Bacteria Advisory Issued for Seal Rock Ocean Waters on Central Oregon Coast
Published 08/10/2016 at 5:11 PM PDT - Updated 08/10/2016 at 5:19 PM PDT
By Oregon Coast Beach Connection staff
(Waldport, Oregon) – A second water quality warning was issued for the Oregon coast this week, with the latest for Seal Rock State Park Beach on the central coast, near Waldport.
Oregon Health Authority (OHA) issued the latest Wednesday morning after sending out a bacteria advisory for Rockaway Beach yesterday. That one has not yet expired.
OHA said sampling of the Seal Rock area confirmed fecal bacteria levels were higher than normal, and advised no contact with the ocean waters until the advisory has lifted.
These warnings typically last only a day or two. Once a beach has been the subject of an alert it is tested every day. However, it can take up to 24 hours for results to come through.
Seal Rock State Park is located several miles north of Waldport and about ten miles south of Newport, in Lincoln County.
The OHA said these kinds of bacteria influxes can result in diarrhea, stomach cramps, skin rashes, upper respiratory infections and other illnesses.
“Direct contact with the water should be avoided in this area until the advisory is lifted, especially by children and the elderly, who may be more vulnerable to waterborne bacteria,” the OHA said. “While this advisory is in effect at Seal Rock State Park Beach, visitors should avoid wading in nearby creeks, pools of water on the beach, or in discolored water, and stay clear of water runoff flowing into the ocean.”
Rainstorms can also cause bacterial problems in local oceans and streams and the OHA said you should not swim in the ocean for 48 hours after heavy rains.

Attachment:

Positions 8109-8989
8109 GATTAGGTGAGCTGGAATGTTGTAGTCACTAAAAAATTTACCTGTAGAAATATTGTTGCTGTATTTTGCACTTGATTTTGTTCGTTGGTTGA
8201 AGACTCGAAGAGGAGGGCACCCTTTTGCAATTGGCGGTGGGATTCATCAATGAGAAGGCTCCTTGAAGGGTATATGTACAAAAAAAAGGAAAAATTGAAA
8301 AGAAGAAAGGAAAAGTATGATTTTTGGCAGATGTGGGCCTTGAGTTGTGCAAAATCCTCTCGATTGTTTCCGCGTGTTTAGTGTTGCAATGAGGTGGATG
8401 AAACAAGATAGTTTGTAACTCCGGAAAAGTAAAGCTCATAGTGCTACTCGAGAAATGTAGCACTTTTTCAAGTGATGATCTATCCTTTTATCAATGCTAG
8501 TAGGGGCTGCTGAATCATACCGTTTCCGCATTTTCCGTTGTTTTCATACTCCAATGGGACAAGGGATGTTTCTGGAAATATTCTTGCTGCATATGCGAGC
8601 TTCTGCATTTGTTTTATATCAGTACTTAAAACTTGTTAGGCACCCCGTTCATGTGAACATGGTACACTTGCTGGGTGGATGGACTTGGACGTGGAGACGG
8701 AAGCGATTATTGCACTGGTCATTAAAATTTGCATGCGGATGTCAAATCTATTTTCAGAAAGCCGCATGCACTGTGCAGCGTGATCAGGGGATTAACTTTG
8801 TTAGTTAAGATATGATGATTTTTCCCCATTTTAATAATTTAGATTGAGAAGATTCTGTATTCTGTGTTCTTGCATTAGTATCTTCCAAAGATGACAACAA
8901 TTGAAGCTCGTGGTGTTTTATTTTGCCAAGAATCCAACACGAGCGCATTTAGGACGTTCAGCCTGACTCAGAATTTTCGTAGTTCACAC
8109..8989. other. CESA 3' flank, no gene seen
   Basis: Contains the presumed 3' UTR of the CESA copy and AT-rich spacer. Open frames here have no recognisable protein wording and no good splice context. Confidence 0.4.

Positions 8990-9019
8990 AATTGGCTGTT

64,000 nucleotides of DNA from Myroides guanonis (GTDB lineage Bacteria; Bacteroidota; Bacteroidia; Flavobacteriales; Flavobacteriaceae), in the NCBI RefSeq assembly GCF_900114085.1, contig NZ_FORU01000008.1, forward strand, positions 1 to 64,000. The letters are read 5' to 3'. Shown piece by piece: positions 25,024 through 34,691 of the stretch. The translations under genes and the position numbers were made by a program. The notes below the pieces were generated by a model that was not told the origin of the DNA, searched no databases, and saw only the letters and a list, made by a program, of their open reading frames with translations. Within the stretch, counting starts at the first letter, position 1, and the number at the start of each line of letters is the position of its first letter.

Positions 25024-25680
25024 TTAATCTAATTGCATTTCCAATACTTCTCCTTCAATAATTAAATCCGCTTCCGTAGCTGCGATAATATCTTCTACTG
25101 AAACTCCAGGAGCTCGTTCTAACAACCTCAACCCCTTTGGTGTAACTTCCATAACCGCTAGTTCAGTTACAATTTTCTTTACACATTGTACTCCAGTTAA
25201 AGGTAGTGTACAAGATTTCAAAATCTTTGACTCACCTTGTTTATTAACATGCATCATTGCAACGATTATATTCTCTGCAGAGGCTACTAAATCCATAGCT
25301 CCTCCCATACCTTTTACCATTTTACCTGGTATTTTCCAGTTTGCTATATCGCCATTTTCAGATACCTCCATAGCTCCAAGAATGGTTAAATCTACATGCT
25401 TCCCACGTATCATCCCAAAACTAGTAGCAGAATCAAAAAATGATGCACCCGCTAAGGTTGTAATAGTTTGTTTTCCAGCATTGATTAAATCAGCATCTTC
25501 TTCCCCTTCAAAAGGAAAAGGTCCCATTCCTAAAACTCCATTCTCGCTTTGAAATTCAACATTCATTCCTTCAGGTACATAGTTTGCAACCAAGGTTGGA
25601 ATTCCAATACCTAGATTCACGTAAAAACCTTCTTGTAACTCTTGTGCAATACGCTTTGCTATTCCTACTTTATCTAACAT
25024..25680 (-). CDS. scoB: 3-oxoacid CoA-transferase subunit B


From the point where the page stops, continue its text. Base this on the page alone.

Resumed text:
Increased pathogen and fecal bacteria levels in ocean waters can come from numerous sources and it's almost never known exactly what triggers these extra high levels. Sewage overflows, failing septic systems, livestock, pets and even wildlife can cause the parts per million to rise substantially. Extremely large flocks of seagulls can cause this as well, which are often attracted in great numbers by humans feeding them.
The advisory does not extend to beaches north or south of the town of Seal Rock, but to be safe stay clear of the ocean waters within city limits, such as the attractive beaches at Curtis St. at the southern end of Seal Rock.
Oregon officials are quick to point out there is still plenty to do on these beaches that does not involve coming into contact with the water, such as picnicking, beachcombing, kite-flying or especially exploring the rocky nooks and crannies of the state park.
The status of water contact advisories at beaches is subject to change. For the most recent information on advisories, visit the Oregon Beach Monitoring Program website at http://www.healthoregon.org/beach or call 971-673-0400, or 877-290-6767 (toll-free). More about Seal Rock below and at the Seal Rock, Waldport Virtual Tour, Map.
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